FERPA Checklist: What Can Never Be Shared
- Social security number.
- Religious preference.
- Daily class schedule.
The Prize is a story about good intentions gone awry. They turn into political struggles, condescending and arrogant management policies, and money wasted. They are thwarted by community mistrust which led to rebellion. Note that none of this mentions the children. It may be an opportunity lost for them. If their parents stay involved, workable strategies to improve schools may emerge.
The Prize gives little insight into what works in schools to break the cycle of poverty. The Newark example explains what did not work. Individual teachers, given adequate support, are effective. Some lessons learned about charter and district collaboration have emerged. Small steps are being taken. I will post them next. What we do know is that, in the last analysis, parents own the schools. Without them, nothing good will happen.
it is a hot topic [and contested] topic at MnSCU, considering ADA. In the MnSCU case, it is video and audio material, here, it is text based. The crowdsourcing idea applies, though…
From: email@example.com <firstname.lastname@example.org> on behalf of Ronald Houk <email@example.com>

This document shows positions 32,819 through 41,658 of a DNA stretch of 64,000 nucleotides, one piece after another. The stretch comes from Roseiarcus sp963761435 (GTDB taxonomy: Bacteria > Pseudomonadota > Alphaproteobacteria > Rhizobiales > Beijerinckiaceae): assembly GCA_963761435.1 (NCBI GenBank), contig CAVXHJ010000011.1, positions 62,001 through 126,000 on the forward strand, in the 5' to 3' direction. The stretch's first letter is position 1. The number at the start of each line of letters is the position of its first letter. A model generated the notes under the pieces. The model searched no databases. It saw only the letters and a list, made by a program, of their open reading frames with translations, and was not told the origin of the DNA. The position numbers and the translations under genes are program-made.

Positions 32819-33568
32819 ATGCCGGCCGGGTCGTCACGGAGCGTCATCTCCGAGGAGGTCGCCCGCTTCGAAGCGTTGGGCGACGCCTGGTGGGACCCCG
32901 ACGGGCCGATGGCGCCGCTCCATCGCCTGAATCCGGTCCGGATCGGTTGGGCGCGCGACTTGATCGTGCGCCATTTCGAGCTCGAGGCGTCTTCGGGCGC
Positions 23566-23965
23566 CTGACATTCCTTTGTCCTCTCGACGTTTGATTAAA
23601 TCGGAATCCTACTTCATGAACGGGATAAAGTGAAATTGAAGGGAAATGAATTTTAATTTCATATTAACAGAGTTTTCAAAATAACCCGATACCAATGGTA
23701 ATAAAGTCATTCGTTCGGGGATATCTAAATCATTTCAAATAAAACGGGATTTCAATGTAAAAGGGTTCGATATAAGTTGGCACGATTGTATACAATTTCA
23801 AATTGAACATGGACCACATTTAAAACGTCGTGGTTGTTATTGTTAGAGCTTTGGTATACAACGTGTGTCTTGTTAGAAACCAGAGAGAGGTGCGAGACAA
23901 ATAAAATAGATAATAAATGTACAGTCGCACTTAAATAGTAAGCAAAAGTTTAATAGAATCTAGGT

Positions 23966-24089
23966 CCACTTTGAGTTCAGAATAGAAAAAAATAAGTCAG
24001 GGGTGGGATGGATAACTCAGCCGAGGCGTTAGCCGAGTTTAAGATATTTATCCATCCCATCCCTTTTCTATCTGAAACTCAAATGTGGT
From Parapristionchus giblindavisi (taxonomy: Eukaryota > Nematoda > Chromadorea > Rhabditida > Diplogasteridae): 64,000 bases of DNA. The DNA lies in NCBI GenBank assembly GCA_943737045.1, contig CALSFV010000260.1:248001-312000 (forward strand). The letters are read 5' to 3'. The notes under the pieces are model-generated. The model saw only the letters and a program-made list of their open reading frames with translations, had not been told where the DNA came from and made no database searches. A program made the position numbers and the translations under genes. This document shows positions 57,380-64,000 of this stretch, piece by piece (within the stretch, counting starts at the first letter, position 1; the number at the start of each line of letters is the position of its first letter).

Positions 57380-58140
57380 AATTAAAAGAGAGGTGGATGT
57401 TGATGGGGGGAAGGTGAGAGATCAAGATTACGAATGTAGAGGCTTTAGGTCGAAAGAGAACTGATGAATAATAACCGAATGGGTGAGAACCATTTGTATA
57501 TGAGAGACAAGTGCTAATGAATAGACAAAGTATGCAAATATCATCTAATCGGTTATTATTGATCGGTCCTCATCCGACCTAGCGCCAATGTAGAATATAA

Sent: Thursday, September 10, 2015 10:01 AM
Subject: Re: [lita-l] Crowdsourced transcription tool?
Scripto looks like an interesting project. http://scripto.org/
On Thu, Sep 10, 2015 at 8:31 AM, Kathryn Frederick (Library) <firstname.lastname@example.org> wrote:
We recently had preservation work done on a number of 16th – 18th century land patents. We will be digitizing them, and would like to transcribe the documents which are hand-written in English and, in some cases, Latin.
Is anyone aware of a tool that would allow us to crowdsource the transcription?
Thanks for any suggestions,
Head of Digital and Collection Services
Lucy Scribner Library – Skidmore College
Saratoga Springs, NY 12866
Ronald Houk ☕
Ottumwa Public Library
102 W. Fourth Street
Ottumwa, IA 52501
Subject: Re: [lita-l] Crowdsourced transcription tool?
If you’re interested in a fully hosted solution, you might also check out http://beta.fromthepage.com/. The underlying software is open source and you can install it locally as well.
Ben Brumfield, the guy who developed FromThePage also has a blog, http://manuscripttranscription.blogspot.com/, which has some useful information about different systems.
Danielle Cunniff Plumer
Texas State Library and Archives Commission
by Maria Popova
“When you can’t create you can work.”
About 80% of the revenue still comes from renting textbooks, which might seem a bit outdated with everyone talking about tablet deployments and digital textbooks.
Though heavily funded and with more than 225,000 digital textbooks in its library, the startup was sold for pennies on a dollar to Intel Education last week.
With the Internet and tablet devices, publishers themselves can now go directly for the students through digital products. There is no need for physical bookstores or other middlemen to distribute the textbooks. Also professors are now able to sell their own textbooks directly to students.